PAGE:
Sunday Documentary

Yes, yes, I know it is usually the Friday documentary, but, with everything getting back into a rhythm after New Year, I thought a nice Sunday relaxing one would be ideal.

This is a BBC one from late last year, about the life cycle of stars.  I started watching it last night, aiming to fall asleep to it, but had to stay awake to the end!

Astronomy is not usually something I post about, as it is not a subject I know much about, but, this one was fascinating!

Enjoy!

Shells and cash

The last post about Life on Earth was about Cowries, and I said that this time I would write about some of the ways they have been part of human society for a very long time.

Cowries as we saw, have very shiny, smooth shells, and this has led to them being used a currency throughout both ancient history, and modern times:

This is a species called Monetaria moneta, which looks like this:

Monetaria moneta (also called Cyprea moneta). Image from Gastropods.com

As you may have noticed, the name of this animal sounds a lot like the word “money”, and in fact, this particular Cowry, and one or two other species, have been used historically as currency.

In China, they were used as currency from at least 1200 BC, and the Chinese Han character for money is the same character as for sea shell.

Cowrie shells from ca 900 BC, image from University of Maine

They were also used in Bengal in India as currency, and widely used throughout the Asia-Pacific region.

They were extensively used in the Maldives

Many African nations also used shells as currency, and during the slave trade era, Europeans would use cowrie shells in exchange for slaves, and there was a trade in cowrie shells between Asia and Europe for use in Africa.  Excavations of sites in the USA have uncovered cowrie shells in both the slave houses, and the houses of people who were involved in the slave trade (See further reading).

The use of shells as currency within Africa continued until the early 20th century, and in Ghana, some of their coins display cowrie shells as the image on one side.

20 Cedis coin from Ghana, image from the British Museum

Mondays post will be staying within Molluscs, but moving on to another amazing animal!

Further Reading:

http://www.britishmuseum.org/pdf/MoneyInAfrica_Presentation.pdf

http://www.britishmuseum.org/explore/highlights/highlight_objects/cm/c/cowrie_shells.aspx

http://www.computersmiths.com/chineseinvention/coins.htm

http://www.conchsoc.org/interests/shell-money.php

http://www.conchsoc.org/pages/MW_6_p19-21a.pdf

http://www.monticello.org/site/research-and-collections/cowrie-shell

http://www.nbbmuseum.be/2007/01/cowry-shells.htm

 

Stop gap post while I am revising

As I mentioned last week, I have an exam on Wednesday, so am doing some final revision today and tomorrow, so no long posts til Wednesday.

On Wednesday I will be picking up with the story of life on earth, but until then, I wanted to share this documentary.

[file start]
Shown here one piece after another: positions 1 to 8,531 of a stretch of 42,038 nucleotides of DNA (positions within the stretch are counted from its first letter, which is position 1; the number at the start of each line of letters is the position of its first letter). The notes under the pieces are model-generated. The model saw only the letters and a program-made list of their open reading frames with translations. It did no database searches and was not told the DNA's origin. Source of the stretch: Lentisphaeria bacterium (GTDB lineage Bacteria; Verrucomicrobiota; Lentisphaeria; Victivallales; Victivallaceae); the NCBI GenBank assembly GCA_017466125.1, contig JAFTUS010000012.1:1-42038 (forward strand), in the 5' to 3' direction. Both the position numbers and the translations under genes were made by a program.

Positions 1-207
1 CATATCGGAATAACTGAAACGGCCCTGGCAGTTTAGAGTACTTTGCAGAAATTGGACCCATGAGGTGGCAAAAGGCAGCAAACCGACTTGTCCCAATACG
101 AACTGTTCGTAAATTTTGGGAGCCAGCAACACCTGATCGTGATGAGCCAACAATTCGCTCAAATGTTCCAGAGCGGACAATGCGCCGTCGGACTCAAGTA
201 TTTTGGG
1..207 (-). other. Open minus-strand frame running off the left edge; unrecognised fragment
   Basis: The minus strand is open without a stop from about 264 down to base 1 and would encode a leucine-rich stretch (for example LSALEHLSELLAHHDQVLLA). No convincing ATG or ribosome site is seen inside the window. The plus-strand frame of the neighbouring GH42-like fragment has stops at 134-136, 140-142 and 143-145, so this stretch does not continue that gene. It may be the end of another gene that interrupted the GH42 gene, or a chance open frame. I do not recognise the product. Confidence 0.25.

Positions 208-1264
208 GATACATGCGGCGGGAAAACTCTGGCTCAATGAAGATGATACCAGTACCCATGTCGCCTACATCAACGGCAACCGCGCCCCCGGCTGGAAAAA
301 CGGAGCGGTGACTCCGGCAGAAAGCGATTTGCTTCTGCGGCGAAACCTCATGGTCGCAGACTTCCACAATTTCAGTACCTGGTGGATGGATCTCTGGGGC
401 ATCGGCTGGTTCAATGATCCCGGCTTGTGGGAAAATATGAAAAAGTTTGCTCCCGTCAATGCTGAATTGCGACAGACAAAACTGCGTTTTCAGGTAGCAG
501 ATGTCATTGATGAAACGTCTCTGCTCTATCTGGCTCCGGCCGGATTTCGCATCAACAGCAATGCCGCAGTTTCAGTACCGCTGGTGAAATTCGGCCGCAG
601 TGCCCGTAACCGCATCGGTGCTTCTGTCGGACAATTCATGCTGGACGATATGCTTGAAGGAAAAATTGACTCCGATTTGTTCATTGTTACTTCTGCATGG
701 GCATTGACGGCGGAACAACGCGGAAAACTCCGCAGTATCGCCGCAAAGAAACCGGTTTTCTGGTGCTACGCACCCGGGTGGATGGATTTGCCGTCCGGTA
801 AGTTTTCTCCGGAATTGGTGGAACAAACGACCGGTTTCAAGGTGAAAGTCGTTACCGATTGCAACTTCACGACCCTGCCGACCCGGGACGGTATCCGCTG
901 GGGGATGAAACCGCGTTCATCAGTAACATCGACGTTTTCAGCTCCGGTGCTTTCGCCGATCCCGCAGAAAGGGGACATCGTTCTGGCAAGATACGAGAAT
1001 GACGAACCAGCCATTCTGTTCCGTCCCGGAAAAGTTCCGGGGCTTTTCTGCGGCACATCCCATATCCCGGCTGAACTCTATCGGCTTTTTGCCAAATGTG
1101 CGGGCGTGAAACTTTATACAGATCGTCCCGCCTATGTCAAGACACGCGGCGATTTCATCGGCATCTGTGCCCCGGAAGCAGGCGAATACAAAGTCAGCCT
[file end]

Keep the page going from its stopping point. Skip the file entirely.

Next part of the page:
It is another BBC one (I have a thing for their awesome documentaries), and is on the topic of human evolution.

It is part of a series called “The Origins of Us”, and this episode is about our bones.

I hope you find it as interesting as I did.  Alice Roberts, the presenter is one of my favourite presenters of anthropology type documentaries.

Additional Sunday post

I do not usually post twice in one day, but this is far too cool to not post about:

There is a phenomena in nature known as gynandromorphy, which means that an organism displays both male and female characteristics.  This is different from hermaphroditism, which only refers to the sexual organs.

This appears to be mostly within insects, but some crustaceans have been found to have it too…This post is not about those, but these pictures of butterflies illustrate what it means (image from wikipedia):

 

That is interesting, I can hear you saying, but is it worth another post on a Sunday?

Well….you might not think that butterflies are cool enough for that, but, I think this is extra awesome:

Gynandromorphy in chickens. Image from Nature.com

The REALLY cool thing about this is not just that it is a half male, half female chicken, but what this tells us about how chickens sexual characteristics are determined.

In humans, our male, or female characteristics are determined by our hormones when we hit puberty. There are variations within each sex, with some men being extremely hairy, others who are almost hairless, likewise with women, as well as our overall body shape.

In chickens (and possibly other birds) the sexual characteristics of the animal appears to be determined primarily by the chromosomes, instead of by hormones (so in humans, it would be XX or XY, there are variations on this, but that is a whole other post).

This image illustrates the differences between how chickens and humans develop sexual characteristics (Full link to article in references)

Differences in how mammals and chickens determine sexual characteristics. Image from Not Exactly Rocket Science